SeeByte, ASV and the Marine Biological Association of the United Kingdom recently received funding to complete the second phase of an Autonomous Ocean Research Study.
The Adaptive Autonomous Ocean Sampling Networks (AAOSN) SBRI call study aims to reduce the complexity and frequency of operator input when supervising large fleets of autonomous systems from the shore, according to a news release.
In phase two, researchers plan to extend on the tagged fish work completed in phase one, and will design autonomous behaviors to address five scenarios—oil spill, passive acoustic monitoring, seabed mapping, fish tracking and tidal mixing, according to the release.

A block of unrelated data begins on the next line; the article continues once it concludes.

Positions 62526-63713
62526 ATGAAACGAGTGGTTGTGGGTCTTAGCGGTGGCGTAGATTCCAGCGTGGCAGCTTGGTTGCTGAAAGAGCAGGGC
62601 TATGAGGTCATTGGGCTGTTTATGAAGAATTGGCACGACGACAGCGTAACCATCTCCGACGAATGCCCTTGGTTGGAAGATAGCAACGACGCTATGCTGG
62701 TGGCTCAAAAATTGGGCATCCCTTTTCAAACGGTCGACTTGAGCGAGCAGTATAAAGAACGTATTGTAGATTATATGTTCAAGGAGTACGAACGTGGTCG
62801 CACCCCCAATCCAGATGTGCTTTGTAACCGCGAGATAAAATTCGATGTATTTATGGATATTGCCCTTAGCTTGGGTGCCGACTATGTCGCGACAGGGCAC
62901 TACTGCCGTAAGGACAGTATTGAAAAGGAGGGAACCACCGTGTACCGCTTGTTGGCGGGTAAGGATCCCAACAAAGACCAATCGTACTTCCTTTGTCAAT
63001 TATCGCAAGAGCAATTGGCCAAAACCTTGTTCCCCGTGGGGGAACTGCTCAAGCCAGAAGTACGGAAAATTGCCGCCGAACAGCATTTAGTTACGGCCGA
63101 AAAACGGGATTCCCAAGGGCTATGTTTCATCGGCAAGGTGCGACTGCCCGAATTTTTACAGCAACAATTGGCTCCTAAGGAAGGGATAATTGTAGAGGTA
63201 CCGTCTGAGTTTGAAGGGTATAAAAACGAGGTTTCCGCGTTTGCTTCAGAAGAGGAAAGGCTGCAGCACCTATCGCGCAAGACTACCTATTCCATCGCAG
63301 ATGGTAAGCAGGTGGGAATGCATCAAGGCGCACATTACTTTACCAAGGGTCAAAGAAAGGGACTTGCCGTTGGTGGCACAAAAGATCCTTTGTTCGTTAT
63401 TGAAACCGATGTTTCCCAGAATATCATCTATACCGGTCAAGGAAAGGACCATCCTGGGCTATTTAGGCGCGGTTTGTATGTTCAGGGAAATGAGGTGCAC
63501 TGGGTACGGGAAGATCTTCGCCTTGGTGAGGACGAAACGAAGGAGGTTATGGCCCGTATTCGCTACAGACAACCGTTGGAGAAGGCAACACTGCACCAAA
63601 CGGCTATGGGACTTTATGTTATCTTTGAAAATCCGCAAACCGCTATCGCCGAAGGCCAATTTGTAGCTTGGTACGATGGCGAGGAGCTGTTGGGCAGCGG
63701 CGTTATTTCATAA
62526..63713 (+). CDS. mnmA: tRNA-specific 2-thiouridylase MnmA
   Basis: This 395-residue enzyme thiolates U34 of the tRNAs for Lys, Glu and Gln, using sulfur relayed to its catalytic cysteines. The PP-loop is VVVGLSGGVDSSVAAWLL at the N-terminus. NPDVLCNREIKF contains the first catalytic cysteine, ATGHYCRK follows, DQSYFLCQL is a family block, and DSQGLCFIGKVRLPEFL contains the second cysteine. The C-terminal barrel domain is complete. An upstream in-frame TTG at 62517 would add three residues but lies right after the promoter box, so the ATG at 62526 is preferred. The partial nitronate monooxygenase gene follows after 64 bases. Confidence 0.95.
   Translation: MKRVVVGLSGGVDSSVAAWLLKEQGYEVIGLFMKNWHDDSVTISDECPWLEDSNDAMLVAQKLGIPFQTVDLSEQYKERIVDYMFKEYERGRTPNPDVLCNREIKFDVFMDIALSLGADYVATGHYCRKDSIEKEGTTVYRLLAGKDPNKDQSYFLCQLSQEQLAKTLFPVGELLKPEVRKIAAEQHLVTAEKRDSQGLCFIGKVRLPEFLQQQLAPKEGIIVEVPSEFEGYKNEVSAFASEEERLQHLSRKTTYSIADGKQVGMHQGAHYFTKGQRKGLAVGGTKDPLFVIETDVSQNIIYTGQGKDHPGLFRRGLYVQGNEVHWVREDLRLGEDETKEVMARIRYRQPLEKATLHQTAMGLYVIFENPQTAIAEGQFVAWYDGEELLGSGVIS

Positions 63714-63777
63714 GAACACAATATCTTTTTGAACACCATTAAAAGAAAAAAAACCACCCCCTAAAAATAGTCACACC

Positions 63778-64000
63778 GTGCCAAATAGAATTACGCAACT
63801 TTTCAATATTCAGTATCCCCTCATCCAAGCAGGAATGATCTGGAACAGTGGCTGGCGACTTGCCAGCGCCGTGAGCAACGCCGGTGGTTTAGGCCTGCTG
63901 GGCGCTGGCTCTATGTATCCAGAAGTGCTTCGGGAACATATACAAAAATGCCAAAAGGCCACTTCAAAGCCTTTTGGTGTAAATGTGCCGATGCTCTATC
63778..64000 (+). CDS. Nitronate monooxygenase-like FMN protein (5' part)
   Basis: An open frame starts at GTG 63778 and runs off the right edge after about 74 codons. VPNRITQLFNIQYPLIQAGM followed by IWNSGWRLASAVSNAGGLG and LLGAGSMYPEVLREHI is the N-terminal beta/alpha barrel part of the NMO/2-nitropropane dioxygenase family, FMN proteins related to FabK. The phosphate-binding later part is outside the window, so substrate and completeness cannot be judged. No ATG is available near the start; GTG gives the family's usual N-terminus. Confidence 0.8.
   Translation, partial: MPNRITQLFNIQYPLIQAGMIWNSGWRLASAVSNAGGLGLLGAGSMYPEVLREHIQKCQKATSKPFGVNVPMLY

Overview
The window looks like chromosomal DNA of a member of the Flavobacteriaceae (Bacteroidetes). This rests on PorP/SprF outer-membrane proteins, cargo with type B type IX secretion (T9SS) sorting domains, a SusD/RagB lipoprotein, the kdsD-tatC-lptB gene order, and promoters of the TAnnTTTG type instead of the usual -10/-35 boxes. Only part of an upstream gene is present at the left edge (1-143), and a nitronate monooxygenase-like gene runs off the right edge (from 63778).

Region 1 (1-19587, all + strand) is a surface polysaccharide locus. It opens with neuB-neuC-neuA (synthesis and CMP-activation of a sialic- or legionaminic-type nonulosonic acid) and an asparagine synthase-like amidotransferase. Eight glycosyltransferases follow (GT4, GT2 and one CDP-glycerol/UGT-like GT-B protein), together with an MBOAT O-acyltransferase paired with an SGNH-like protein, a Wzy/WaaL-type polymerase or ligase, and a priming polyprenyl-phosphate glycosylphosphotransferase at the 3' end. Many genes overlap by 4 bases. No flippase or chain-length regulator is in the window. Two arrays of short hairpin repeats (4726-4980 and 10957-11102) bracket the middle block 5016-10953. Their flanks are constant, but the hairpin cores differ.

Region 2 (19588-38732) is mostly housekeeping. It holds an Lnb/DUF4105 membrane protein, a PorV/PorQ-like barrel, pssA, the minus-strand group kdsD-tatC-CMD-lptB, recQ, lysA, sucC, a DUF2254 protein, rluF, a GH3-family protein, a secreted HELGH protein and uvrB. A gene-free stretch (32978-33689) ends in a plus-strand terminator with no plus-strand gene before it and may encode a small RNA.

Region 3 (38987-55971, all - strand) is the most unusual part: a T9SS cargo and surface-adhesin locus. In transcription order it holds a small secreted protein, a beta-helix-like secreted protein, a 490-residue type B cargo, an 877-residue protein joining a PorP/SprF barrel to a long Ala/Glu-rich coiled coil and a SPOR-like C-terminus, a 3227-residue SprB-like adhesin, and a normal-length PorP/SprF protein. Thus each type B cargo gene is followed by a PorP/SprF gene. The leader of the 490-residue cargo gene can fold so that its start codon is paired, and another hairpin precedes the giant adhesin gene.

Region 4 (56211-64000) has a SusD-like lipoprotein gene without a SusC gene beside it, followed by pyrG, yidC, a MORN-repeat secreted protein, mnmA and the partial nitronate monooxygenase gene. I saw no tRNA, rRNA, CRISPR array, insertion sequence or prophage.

The behaviors will integrate sensor data and interpretation methods to enable adaptive, multi-vehicle missions using combinations of ASV, AUV and Glider assets, according to the release.
Trials will integrate SeeByte’s Neptune onto various autonomous assets, including ASV’s C-Enduro. The Neptune is an adaptive planning tool designed to optimize execution of AUV operations. The C-Enduro is a long endurance Autonomous Surface Vehicle that uses a common interface and control system. It will operate a multi-beam echo sound and PAM system.
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